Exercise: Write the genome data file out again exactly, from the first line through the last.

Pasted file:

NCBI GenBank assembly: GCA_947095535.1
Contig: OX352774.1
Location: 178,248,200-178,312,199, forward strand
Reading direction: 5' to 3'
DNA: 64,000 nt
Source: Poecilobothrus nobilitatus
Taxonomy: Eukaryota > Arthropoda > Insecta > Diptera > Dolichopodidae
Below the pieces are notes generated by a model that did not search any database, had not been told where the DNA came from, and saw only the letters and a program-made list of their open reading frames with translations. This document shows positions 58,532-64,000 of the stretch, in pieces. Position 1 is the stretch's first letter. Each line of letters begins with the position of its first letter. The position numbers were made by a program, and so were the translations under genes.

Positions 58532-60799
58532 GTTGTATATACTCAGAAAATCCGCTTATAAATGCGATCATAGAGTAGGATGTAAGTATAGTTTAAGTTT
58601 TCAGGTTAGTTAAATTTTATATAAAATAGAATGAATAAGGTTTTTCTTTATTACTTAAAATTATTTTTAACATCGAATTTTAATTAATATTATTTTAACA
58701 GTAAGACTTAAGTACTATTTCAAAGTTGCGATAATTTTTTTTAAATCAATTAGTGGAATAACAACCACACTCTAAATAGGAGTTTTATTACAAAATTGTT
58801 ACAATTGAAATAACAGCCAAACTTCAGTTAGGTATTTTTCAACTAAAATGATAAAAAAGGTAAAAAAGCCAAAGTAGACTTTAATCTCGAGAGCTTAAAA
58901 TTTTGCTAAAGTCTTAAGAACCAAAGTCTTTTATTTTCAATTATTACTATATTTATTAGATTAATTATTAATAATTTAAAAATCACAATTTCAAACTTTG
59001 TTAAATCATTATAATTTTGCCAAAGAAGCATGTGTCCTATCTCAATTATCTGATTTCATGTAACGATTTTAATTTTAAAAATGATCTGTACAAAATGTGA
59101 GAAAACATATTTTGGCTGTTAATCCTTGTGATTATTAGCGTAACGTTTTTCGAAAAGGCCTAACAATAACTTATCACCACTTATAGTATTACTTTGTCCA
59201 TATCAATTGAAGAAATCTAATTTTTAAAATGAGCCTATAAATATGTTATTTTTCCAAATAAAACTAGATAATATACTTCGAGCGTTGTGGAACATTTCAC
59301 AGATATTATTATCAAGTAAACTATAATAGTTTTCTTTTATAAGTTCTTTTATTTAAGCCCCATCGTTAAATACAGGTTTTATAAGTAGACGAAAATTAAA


NCBI GenBank assembly: GCA_947095535.1
Contig: OX352774.1
Location: 178,248,200-178,312,199, forward strand
Reading direction: 5' to 3'
DNA: 64,000 nt
Source: Poecilobothrus nobilitatus
Taxonomy: Eukaryota > Arthropoda > Insecta > Diptera > Dolichopodidae
Below the pieces are notes generated by a model that did not search any database, had not been told where the DNA came from, and saw only the letters and a program-made list of their open reading frames with translations. This document shows positions 58,532-64,000 of the stretch, in pieces. Position 1 is the stretch's first letter. Each line of letters begins with the position of its first letter. The position numbers were made by a program, and so were the translations under genes.

Positions 58532-60799
58532 GTTGTATATACTCAGAAAATCCGCTTATAAATGCGATCATAGAGTAGGATGTAAGTATAGTTTAAGTTT
58601 TCAGGTTAGTTAAATTTTATATAAAATAGAATGAATAAGGTTTTTCTTTATTACTTAAAATTATTTTTAACATCGAATTTTAATTAATATTATTTTAACA
58701 GTAAGACTTAAGTACTATTTCAAAGTTGCGATAATTTTTTTTAAATCAATTAGTGGAATAACAACCACACTCTAAATAGGAGTTTTATTACAAAATTGTT
58801 ACAATTGAAATAACAGCCAAACTTCAGTTAGGTATTTTTCAACTAAAATGATAAAAAAGGTAAAAAAGCCAAAGTAGACTTTAATCTCGAGAGCTTAAAA
58901 TTTTGCTAAAGTCTTAAGAACCAAAGTCTTTTATTTTCAATTATTACTATATTTATTAGATTAATTATTAATAATTTAAAAATCACAATTTCAAACTTTG
59001 TTAAATCATTATAATTTTGCCAAAGAAGCATGTGTCCTATCTCAATTATCTGATTTCATGTAACGATTTTAATTTTAAAAATGATCTGTACAAAATGTGA
59101 GAAAACATATTTTGGCTGTTAATCCTTGTGATTATTAGCGTAACGTTTTTCGAAAAGGCCTAACAATAACTTATCACCACTTATAGTATTACTTTGTCCA
59201 TATCAATTGAAGAAATCTAATTTTTAAAATGAGCCTATAAATATGTTATTTTTCCAAATAAAACTAGATAATATACTTCGAGCGTTGTGGAACATTTCAC
59301 AGATATTATTATCAAGTAAACTATAATAGTTTTCTTTTATAAGTTCTTTTATTTAAGCCCCATCGTTAAATACAGGTTTTATAAGTAGACGAAAATTAAA